Then use your authority by speaking out what His Word says, using the Name of Jesus.
Think about that! When you use the Name of Jesus, believing that you’re seated with Him at the right hand of God, you are backed by all the power in heaven! Every knee must bow to that Name (Philippians 2:10).
Jesus made it very clear that His Name is the key to all authority:
“Whatever you ask in My name, that I will do, that the Father may be glorified in the Son. If you ask anything in My name, I will do it” (John 13:13-14).
How does this work out?
You know your husband’s weaknesses as well as satan does.
You can identify the vulnerable areas and approach the areas satan is destroying in your husband’s life and come against them in Jesus’ name.
If it’s a relationship with a child, you can pray over that area. Even while an encounter is going on, you can pray against satan’s agendas. You can barr him from entering into the relationship.
You can pray that Holy Spirit will enlighten your husband to lies he believes. And you can ask Him to strategize WITH you by giving you thoughts, questions and words you can speak into his life.
All this can be (and I believe should be) done without your husband knowing it. All he is aware of right now is your honor, your trust, and a new confidence and strength that radiates out of you.
Remember, it’s not your husband you are taking authority over. It’s darkness.
For some of us, this is the hardest part of all. It feels super vulnerable to allow the Spirit to flow out of us to our man. And honestly I have no formula to give you, except love.
When Holy Spirit speaks, the motivation is ALWAYS love and empowerment.
If you are not motivated by love, it’s not the Spirit of God.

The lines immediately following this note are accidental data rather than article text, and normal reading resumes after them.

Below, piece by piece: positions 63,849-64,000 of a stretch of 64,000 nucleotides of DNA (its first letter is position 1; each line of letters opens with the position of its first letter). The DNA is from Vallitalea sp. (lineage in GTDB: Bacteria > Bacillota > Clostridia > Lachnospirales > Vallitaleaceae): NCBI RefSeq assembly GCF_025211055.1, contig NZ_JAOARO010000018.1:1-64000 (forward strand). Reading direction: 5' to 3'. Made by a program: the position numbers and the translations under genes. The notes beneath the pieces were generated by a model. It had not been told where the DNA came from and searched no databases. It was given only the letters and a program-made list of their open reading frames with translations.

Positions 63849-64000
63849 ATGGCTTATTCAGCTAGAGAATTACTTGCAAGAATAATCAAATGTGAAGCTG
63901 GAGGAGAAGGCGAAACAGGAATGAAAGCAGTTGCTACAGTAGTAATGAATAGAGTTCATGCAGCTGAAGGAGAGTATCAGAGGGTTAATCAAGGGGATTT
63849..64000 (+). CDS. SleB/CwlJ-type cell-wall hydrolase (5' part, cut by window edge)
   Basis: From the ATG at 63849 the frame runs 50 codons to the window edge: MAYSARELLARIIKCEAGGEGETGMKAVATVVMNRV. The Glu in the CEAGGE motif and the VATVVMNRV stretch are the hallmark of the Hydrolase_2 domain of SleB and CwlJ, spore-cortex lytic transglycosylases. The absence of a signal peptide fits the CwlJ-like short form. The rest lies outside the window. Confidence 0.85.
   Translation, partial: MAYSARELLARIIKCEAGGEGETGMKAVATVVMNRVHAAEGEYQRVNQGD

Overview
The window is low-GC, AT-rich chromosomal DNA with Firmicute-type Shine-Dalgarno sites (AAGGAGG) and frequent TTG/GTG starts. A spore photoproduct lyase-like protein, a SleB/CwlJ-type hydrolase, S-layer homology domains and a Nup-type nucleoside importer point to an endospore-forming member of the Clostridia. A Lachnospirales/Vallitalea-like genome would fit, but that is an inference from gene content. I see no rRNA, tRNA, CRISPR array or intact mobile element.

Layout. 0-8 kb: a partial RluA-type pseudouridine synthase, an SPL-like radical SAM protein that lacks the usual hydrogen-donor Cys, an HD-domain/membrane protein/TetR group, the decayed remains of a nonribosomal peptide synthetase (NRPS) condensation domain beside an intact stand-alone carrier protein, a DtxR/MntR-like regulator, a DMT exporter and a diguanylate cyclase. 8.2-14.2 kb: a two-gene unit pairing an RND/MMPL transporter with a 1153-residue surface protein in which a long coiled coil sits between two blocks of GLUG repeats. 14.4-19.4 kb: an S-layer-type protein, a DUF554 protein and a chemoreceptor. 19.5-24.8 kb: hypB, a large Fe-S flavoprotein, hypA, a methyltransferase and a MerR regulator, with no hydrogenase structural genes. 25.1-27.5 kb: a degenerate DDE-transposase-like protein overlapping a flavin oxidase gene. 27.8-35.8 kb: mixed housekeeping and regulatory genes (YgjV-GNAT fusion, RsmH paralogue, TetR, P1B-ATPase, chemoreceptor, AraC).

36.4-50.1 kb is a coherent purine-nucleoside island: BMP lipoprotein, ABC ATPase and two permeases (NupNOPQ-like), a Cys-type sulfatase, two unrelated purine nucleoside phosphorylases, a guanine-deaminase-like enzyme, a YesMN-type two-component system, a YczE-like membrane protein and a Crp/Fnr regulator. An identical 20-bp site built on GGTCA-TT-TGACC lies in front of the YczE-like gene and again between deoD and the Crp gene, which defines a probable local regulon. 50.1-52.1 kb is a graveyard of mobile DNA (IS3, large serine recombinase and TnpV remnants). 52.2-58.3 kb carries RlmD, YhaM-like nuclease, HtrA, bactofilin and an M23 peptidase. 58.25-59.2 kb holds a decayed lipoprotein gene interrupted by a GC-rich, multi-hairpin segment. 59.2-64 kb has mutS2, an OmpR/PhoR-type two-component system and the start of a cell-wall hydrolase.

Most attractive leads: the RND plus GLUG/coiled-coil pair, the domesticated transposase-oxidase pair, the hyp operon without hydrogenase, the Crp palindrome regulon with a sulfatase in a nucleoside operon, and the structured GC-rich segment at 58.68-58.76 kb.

And the right words spoken in the wrong spirit are NEVER right.
Have you ever prayed outloud over your man?
Have you put your hands on him and blessed him?
Have you looked him in the face and told him, “
Holy Spirit is in you. I believe in you. I see Jesus in you. I really love the way you related with that child. I’m so thankful for you. May your spirit rule over your mind and body today. Thank you for all your do for us.
Are you intimidated or afraid by these suggestions?
If so, I ask you why? It’s worth exploring.
And I remind you that just like Sarah, you should not allow fear in your life.
I am not sure when He will tell you speak life into the man in your life, or what words God will give you, but if you allow your heart to overflow in honor. If you stand against darkness. If you pray in the spirit. I know that in the moment you need them, God will give you in the exact moment you need them, the words he needs to hear.
So what would have happened, if Sapphira would have been willing to be Ezer?
What if she would have made herself a safe place where Ananias could have voiced his insecurities? Showing honor, voicing appreciation, refusing to cower, refusing to bow to the spirit of fear…and yet asking nudging questions, little by little to guide him into exploring the places in his heart he’s afraid to go.